This week Apple announced their new MacBook Air, Mac mini and MacBook Pro. Equipped with the new ARM-based Apple Silicon chip to replace the Intel chips. Apple Silicon will let developers create universal apps to run on iPads, iPhones, and Macs. That sounded promising until I heard the name of the new chip—the M1. That’s unfortunate. The M1 by Cyrix was an Intel chip replacement for the Socket 7 motherboard in 1996. The compatibility and performance issues were so bad that it sucked donkey balls. Will the Apple Silicon M1 be the next Cyrix M1?
The Socket 7 Era
Before we can talk about the Cyrix M1, we have to talk about the Socket 7 era that began in 1995.
- Intel came out with the Pentium MMX chip and the Socket 7 motherboard.
- Microsoft released Windows 95 to replace Windows 3 and DOS 6.
- The modern Internet of websites and web browsers came to the masses.
It was an exciting time to be a PC builder.
Intel chips then, as now, commanded a premium price for higher performance. But not everyone could afford an Intel chip. AMD, Cyrix, and VIA brought out their own chips in 1996 and 1997. These third-party chips were more affordable than their Intel counterparts. But had compatibility and performance issues with software written for Intel chips.
Software back then was often written for a particular chip. A program written for the 486 instruction set would work on the Pentium. A program written for the Pentium instruction set wouldn’t work on the 486. Software can only do so much if the third-party chip has a poor implementation of an instruction set. Operating systems today hide the chip details so the programmer can write for the OS and not the chip.
Cyrix M1/M2 Chips
The Cyrix M1 wasn’t a Pentium MMX-compatible chip. In fact, it identified itself as a 486 chip. Software written for the 486 ran well. Software written for the older Pentium or the newer Pentium MMX didn’t run well or not at all. The M1 sucked donkey balls.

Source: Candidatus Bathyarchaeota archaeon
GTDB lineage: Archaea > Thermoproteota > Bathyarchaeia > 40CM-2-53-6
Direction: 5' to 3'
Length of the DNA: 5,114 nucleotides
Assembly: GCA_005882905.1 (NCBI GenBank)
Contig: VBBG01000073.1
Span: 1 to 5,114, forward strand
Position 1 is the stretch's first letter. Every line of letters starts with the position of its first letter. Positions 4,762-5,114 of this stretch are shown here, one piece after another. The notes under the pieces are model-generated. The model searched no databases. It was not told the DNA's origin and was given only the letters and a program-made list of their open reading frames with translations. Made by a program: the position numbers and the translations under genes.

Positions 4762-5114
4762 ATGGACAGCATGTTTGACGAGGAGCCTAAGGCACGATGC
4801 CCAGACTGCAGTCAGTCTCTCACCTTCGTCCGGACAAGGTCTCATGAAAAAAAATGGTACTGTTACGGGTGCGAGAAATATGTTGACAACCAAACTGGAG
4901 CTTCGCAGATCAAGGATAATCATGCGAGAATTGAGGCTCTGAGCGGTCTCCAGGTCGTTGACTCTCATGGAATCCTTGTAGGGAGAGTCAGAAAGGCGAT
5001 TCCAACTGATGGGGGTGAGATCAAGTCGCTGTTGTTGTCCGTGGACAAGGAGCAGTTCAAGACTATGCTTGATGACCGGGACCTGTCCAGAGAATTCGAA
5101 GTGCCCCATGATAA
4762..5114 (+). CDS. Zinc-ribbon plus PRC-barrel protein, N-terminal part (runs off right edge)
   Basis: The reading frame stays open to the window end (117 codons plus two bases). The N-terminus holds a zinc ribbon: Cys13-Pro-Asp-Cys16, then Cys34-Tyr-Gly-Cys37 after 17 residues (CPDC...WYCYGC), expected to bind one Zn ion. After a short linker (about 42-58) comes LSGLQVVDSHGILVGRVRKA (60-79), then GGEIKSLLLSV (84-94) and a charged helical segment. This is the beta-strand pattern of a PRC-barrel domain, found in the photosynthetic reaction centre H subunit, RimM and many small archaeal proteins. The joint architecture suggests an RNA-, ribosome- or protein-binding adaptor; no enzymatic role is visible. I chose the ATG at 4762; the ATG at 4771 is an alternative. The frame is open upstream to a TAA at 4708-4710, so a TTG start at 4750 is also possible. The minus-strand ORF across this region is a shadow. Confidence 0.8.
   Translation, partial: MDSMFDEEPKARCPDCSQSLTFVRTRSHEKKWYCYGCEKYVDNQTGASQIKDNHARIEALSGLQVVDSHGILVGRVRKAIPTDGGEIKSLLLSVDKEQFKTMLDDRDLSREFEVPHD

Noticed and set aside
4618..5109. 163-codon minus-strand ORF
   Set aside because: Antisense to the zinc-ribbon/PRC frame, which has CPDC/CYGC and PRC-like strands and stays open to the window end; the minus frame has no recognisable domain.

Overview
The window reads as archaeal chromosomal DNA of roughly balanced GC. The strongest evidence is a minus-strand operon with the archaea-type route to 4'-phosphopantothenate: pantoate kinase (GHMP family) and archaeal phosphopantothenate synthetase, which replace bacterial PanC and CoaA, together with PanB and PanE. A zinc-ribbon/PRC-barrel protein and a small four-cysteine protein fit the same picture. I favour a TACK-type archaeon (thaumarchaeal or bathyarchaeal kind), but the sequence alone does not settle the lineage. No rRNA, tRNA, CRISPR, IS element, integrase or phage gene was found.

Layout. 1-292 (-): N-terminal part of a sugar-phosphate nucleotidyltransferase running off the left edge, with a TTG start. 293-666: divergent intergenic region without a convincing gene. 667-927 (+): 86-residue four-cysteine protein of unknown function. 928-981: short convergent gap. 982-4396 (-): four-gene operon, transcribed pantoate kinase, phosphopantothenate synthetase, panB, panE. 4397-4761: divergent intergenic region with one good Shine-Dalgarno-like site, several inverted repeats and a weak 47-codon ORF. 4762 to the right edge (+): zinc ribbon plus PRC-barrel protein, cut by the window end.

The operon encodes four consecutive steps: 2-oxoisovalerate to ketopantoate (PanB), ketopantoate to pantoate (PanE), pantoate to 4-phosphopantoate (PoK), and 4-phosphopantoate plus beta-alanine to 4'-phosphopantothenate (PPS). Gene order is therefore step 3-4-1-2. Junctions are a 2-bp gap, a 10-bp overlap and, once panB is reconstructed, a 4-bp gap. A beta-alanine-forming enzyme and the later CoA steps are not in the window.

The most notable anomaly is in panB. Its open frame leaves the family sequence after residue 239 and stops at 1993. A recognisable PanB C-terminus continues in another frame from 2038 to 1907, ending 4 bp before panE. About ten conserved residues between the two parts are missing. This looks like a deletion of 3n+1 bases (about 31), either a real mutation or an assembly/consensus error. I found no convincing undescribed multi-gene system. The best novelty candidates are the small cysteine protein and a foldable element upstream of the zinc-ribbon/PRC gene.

The Cyrix M2 was a Pentium MMX-compatible chip. Unfortunately, it was trying to compete against the Pentium 2. While it performed better than an older Pentium, it lagged behind the Pentium MMX and the Pentium 2. Being too late for the market and unable to scale in frequency also doomed the M2. The M2 also sucked donkey balls.
The only advantage that the M2 had over the other third-party chips was better Linux support. Linux back then didn’t work out of the box as it does today. Recompiling the kernel and/or modules was necessary to get everything working. I had few problems installing Linux with the M2 that became my file server for five years.
Apple Silicon M1
The Apple Silicon M1 shares other similarities with the Cyrix M1 besides a name 24 years apart.
- It’s an Intel replacement chip.
- Implements the Intel instruction set in software for backward compatibility.
- Sucks donkey balls.
Whenever a chip provider fails to deliver, Apple finds a new chip provider.
That happened three times since the introduction of the Mac in 1984. Each chip lasting a dozen years on average before replacement.
- The Motorola 68000 series from 1984 to 1997.
- The IBM PowerPC series from 1996 to 2006.
- The Intel x86 series from 2006 to 2020.
Don’t expect Apple to replace Apple Silicon until the early 2030’s.
Apple promised support for Intel software on Apple Silicon for the next two years. A translation layer, called the Rosetta 2, will run the Intel instruction set on Apple Silicon. For small- to medium-sized applications, Rosetta should be transparent to the user. For large-sized applications, Rosetta may slow down or even crash under the load. Applications with low-level hardware access won’t work until a new version comes out.
Will the Apple M1 suck donkey balls?
Apple didn’t present any benchmark to compare performance with the Intel chips. That the M1 can run only 16GB of memory and doesn’t support external GPUs is a bit telling. A MacBook Air or Mac mini with 16GB is fine for the average user. Developers who need more than 16GB in memory and external GPUs will have to get an Intel MacBook Pro. Not a promising start for the Apple M1.
Should you buy a Mac with Apple Silicon M1 chip? The alternative is to buy an Intel Mac that might not get any software updates after two years. If you do get a Apple Silicon Mac, pay the extra $200 USD for 16GB of memory.